It is the near future, and Great Britain is now a fascist state. A masked vigilante known only as “V” conducts guerrilla warfare against the government. When he rescues an ordinary young woman, she joins his struggle against the forces of oppression…
V for Vendetta, which opened in the UK and US on 17th March 2006, is a new dramatic thriller with a political twist. Based on the graphic novel illustrated by David Lloyd, the Warner Bros. Pictures ?‚àö√ë‚àö¬® Virtual Studios film is directed by James McTeigue from a screenplay by The Wachowski Brothers. The producers are Joel Silver, Grant Hill, Andy Wachowski and Larry Wachowski. Framestore CFC created the film DI (digital intermediate).
Much of the VFX work for V for Vendetta was handled by London-based facilities, and Framestore CFC’s contribution was chiefly to the grading of the film. The overall grading of the film was created by Colourist Adam Glasman, who says, “We helped provide a consistent look for the film, with much of it looking quite harsh and ‘contrasty’. But some sections needed something different. For instance, there’s a flashback sequence for which we created a golden sort of look, with lots of diffusion. Similarly, the anti-hero’s hideout ?‚àö√ë‚àö¬® the Shadow Gallery ?‚àö√ë‚àö¬® contains many objects and works of art, and we helped bring out the pools of light on these items.”
However, there were particular aspects of the post production service that required a little bit extra from the Framestore CFC team ?‚àö√ë‚àö¬® aspects that the company was uniquely placed to offer. During the film, the anti-hero (V)’s pure white Guy Fawkes mask was always intended to be partly in shadow. This look allowed the filmmakers to use shadow to create expression on the otherwise unchanging masked features. But this stylistic device wasn’t always possible to achieve during filming, particularly in fast-moving scenes.
At first, Glasman tried drawing relevant shapes on the mask and move them with the tracking system in the grading software. “Unfortunately, the drawn shapes only looked realistic enough on a few occasions,” says Glasman. “So we used a second suite (Framestore CFC has three) specifically to create these shots ?‚àö√ë‚àö¬® as well as another VFX issue which arose. These were supervised by Colourist Adam Inglis.”
So the team looked across the company to Senior Compositing Artist Jonathan Fawkner. Fawkner and a small team built a 3D model in Maya from a scan of the real mask and, using boujou and Matchmover, tracked it onto the character. They then lit the mask, rendered out a grayscale matte in RenderMan, and imported that matte into the grading suite. There, with Fawkner sitting in, Adam Inglis applied corrections through the 3D matte to increase the density and create shadows on the filmed mask.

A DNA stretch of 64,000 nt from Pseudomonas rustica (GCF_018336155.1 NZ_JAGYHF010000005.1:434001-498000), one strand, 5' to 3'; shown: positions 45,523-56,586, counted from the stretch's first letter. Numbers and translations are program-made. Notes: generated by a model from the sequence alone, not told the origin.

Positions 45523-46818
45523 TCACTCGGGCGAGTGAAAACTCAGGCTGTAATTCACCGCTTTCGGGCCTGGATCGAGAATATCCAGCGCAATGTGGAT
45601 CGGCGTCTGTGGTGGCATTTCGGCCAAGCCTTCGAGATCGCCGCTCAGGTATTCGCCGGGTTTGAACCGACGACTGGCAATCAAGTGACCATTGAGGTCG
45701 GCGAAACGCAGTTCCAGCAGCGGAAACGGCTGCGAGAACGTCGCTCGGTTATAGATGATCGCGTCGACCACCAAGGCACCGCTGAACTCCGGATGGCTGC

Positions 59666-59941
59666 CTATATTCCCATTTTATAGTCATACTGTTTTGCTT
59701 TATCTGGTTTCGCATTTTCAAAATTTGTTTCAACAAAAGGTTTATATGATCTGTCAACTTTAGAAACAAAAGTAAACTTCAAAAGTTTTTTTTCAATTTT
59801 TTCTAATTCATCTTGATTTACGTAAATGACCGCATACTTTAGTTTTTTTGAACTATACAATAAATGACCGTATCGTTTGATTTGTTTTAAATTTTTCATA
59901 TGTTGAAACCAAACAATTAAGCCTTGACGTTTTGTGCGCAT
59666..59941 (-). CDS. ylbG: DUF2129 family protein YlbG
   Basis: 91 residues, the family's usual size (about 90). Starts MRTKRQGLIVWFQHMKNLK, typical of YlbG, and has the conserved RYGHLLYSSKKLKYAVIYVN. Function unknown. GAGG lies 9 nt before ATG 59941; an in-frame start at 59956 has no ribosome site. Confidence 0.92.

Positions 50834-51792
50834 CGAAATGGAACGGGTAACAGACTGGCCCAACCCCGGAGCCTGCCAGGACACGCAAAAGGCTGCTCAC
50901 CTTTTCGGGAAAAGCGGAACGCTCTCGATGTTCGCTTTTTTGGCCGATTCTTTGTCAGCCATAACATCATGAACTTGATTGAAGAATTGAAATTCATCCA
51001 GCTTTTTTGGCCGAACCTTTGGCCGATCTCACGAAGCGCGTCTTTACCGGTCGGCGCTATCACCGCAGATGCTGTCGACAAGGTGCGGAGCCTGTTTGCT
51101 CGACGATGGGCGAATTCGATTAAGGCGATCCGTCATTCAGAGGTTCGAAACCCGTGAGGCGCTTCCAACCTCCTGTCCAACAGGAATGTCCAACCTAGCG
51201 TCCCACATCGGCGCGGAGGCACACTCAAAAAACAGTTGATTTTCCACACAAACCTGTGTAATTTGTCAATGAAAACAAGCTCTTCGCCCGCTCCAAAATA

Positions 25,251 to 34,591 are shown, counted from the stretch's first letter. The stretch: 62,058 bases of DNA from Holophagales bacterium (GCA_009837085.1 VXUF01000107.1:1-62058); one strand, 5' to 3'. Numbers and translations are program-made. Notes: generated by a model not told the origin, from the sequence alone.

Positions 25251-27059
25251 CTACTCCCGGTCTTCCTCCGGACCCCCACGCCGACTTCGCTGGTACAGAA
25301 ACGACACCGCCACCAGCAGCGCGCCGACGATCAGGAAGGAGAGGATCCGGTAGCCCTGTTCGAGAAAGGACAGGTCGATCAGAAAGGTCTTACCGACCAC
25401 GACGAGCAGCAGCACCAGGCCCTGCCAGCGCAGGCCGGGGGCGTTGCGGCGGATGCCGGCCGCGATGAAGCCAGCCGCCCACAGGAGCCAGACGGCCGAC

The advantage of this was a process that eliminated the toing and froing that would have been the inevitable result of doing the VFX aspects of the work separately. “We could have done this in compositing,” says Fawkner, “But we would have had to deliver it for comments, go back and change it, deliver it again, and so forth. Instead, we basically had a client session in which we were able to increase and decrease the contrast in the mask and make it lighter or darker so that it not only matched the rest of the lighting, but it also did its job in telling more of a story and giving V more character.”
Framestore CFC uses the Baselight grading system from FilmLight, which provides real-time processing on films scanned at 2K. For V for Vendetta, the DI team began by making a digital version of the feature. Over several weeks in the autumn of 2005, Glasman sat in one grading suite correcting the colour with Cinematographer, Adrian Biddle (who sadly died recently), the director, James McTeigue, and with occasional visits from the Wachowskis. Meanwhile, Inglis was able to feed his VFX-oriented work into the central database.